• Zabby & Elf's Stone Soup, 211 College Street
    This is a nice kitchen with a rustic yet modern vibe. There are piles of pumpkins as you walk through the door, and fresh loaves of bread on display. You can go to the salad bar, or order from a selection of teas and baked goods - I had an iced tea and a strawberry and pecan vegan scone.

On the bus from downtown back to the airport (which is where the Greyhound station is), I got chatting to an older lady. It turned out that she was born just outside Linz, Austria, where I spent half of my year abroad! Another passenger on the bus was listening to our conversation and he was smiling at this thing that had made my day and probably made her day, too.

In some ways, Burlington is what I imagine to be a mini San Francisco. Maybe it was the sloping streets and the hippy vibe. Thank you, Burlington, for giving me such a great introduction to America. This little excursion was significant because coming back to Canada was like "coming home"; indeed, this is the country where I currently reside. It gave me yet another warm fuzzy feeling.

But that's not the end. There's still so much Montreal to tell of.

One afternoon, I was in Drawn & Quarterly, 211 Rue Bernard Ouest, a supercool publisher/bookshop specialising in graphic novels, feeling spoilt for choice with all the great titles. I turned around, and saw a certain Montreal musician whom I admire very much (they seem like they still want to maintain their privacy, which is why I'm not giving their name on this blog). They were with someone, so I was too shy to go talk to them, but I just couldn't believe it!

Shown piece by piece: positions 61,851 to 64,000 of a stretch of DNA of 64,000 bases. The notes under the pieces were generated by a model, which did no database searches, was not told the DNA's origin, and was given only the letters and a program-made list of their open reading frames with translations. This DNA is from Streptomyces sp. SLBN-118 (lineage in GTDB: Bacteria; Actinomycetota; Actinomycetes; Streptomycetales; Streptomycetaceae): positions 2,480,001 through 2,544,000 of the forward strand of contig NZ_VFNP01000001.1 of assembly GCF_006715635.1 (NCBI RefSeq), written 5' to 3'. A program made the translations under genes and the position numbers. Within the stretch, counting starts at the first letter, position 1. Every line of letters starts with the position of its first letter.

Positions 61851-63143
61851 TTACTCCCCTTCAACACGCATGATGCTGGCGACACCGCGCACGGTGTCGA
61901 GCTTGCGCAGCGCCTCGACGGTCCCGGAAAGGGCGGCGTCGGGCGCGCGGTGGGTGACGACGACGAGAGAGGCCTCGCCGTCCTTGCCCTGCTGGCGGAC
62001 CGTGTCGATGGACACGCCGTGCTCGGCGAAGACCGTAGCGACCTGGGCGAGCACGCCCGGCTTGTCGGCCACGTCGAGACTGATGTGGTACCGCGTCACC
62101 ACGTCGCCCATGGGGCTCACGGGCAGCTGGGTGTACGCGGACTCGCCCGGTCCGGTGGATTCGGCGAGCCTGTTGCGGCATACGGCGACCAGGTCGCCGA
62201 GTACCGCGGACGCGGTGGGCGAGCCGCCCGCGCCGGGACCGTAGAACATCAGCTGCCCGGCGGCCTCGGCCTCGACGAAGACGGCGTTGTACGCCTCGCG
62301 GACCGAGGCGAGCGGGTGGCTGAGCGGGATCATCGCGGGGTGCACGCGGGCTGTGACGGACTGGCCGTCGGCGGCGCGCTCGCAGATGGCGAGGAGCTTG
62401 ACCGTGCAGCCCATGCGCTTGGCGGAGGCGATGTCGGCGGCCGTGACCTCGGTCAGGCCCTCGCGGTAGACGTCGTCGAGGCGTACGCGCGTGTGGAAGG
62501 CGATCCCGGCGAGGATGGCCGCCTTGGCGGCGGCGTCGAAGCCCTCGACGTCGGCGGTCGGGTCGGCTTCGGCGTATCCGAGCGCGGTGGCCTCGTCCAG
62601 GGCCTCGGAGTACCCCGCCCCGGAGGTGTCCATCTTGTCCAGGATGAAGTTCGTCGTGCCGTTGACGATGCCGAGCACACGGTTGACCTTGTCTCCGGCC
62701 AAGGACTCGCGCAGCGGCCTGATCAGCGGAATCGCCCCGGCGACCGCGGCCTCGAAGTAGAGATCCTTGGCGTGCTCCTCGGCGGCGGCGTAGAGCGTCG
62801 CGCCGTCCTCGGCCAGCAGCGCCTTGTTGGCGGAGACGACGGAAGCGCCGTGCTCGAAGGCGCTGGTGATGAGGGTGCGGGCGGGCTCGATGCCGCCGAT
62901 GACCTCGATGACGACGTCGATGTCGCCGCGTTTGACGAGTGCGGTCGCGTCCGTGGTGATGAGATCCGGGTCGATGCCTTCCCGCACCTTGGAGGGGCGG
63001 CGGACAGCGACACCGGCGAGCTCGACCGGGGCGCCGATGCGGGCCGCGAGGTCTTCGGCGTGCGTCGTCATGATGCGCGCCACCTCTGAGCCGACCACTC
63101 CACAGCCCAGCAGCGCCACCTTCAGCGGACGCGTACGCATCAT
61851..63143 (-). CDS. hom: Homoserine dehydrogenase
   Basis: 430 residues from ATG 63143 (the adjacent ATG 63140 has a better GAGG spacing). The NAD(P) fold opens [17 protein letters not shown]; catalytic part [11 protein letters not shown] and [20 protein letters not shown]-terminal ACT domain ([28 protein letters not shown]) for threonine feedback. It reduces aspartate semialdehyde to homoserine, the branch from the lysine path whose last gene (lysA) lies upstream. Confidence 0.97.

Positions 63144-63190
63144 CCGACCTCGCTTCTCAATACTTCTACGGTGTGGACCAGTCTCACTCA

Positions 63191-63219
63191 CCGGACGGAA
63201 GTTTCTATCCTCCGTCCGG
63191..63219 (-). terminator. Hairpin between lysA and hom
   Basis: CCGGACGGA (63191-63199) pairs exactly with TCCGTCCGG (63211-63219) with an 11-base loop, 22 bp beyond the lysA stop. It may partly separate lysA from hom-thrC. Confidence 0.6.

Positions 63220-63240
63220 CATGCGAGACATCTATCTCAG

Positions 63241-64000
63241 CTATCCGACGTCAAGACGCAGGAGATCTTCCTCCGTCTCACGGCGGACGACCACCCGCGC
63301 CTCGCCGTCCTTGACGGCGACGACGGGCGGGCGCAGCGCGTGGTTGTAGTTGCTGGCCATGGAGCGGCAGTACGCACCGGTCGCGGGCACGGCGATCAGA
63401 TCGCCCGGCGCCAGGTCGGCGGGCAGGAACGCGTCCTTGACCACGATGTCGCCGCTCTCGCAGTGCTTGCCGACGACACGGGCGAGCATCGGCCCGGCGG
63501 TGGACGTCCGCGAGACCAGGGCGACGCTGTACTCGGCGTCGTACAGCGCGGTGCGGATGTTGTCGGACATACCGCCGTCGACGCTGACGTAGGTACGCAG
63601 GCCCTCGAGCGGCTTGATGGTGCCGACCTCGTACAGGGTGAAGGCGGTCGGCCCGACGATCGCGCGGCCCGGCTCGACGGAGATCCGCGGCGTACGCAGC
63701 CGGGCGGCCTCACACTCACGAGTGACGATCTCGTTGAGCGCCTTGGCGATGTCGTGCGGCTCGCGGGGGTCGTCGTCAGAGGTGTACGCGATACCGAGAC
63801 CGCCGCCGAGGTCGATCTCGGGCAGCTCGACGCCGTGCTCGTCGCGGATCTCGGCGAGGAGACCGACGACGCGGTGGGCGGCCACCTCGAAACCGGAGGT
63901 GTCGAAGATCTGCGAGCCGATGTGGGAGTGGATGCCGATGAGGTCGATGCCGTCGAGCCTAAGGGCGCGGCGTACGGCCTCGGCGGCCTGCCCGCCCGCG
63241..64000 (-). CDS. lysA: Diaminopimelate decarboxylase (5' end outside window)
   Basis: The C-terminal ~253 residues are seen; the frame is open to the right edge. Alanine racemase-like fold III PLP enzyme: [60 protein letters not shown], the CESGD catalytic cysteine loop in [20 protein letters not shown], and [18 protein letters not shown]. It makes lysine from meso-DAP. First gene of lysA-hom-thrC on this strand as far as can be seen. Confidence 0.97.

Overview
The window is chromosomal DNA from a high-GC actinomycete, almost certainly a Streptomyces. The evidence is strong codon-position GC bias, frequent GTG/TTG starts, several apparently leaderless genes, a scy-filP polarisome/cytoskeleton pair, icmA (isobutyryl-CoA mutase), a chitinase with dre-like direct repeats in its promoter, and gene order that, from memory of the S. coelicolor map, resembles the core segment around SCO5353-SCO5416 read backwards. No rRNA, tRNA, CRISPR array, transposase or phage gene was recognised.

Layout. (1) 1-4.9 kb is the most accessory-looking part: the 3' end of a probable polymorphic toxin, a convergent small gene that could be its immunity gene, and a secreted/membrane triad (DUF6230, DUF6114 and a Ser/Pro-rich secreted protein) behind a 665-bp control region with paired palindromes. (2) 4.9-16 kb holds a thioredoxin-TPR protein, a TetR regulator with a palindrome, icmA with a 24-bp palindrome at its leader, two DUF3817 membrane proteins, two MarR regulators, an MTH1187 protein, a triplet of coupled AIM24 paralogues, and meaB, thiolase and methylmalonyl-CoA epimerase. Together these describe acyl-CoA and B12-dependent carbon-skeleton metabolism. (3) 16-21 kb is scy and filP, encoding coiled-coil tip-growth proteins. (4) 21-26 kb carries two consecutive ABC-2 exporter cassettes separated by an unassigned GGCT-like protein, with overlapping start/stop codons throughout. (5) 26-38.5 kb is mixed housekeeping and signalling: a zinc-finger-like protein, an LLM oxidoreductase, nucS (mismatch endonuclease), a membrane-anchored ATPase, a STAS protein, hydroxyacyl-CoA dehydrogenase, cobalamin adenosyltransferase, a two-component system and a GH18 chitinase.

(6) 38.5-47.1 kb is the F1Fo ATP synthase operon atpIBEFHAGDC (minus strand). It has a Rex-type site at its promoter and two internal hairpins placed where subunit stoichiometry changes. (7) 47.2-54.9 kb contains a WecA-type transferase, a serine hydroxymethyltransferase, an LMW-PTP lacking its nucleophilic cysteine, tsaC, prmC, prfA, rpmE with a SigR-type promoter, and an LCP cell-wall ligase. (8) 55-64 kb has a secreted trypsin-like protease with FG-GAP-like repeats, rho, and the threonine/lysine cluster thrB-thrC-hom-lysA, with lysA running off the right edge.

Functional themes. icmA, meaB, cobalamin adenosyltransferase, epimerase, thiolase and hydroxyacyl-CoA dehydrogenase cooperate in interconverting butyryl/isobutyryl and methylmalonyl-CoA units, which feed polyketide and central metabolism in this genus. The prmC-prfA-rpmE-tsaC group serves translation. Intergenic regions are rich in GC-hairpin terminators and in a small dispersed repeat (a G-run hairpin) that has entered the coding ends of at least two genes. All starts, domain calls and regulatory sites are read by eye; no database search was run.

About three hours later, I was still wandering around Mile End. Long story short, I went into a café and spotted someone I'd met for about ten minutes in a restaurant the last time I was in Montreal. I was this close to not approaching her, as I was sure she would not remember me and it would just be a really awkward situation for both of us. But she did remember me, and she also seemed delighted about our chance reunion. We spoke for ages, we've exchanged contact details, and she's offered me a place to stay the next time I'm down there. This is exactly what I mean when I talk about a beautiful coincidence.

I also got the chance to visit Westmount, a predominantly anglophone neighbourhood, where Leonard Cohen is from. It's a pretty wealthy area. Also, note how the signs say STOP and not ARRÊT ( this even legal?)

Atwater metro station

Heading out of that neighbourhood, into Outremont and back into Mile End, here are a few more places I want to mention:
  • Parc Outremont, Rue St-Viateur
    Lonely Planet describes it as 'one of Montreal's best-kept secrets', and I can't disagree. The houses surrounding it are absolutely gorgeous. Some of them look quite Germanic. The trees and leaves on the ground were so beautiful. I spent a perfect afternoon sitting on the bench, reading.
  • S.W. Welch Bookseller, 225 Rue St-Viateur Ouest
    Secondhand books galore, mostly in English. Some of them are pretty recent releases, in good condition, and under $10. Cool.
  • Crudessence, 105 Rue Rachel Ouest
    A vegan eatery I hadn't tried before, Crudessence has five locations around Montreal. It was pretty expensive but it was good. The emphasis is on using natural, raw and healthy ingredients, and I indeed felt very healthy afterwards; I ordered a pesto lasagne made out of pesto (duh), avocado, tomatoes, cress, and some kind of vegan feta. Eating in vegan restaurants always inspires me to eat better in my day-to-day life.

Finally, I need to mention that this most coveted Montreal achievement has been unlocked: getting people to speak French to me! Last time I was there, even if I spoke French, I was replied to in English. This was most frustrating, but now, it seems that a month in an exclusively francophone area has worked wonders for my confidence. I couldn't be more thrilled about that.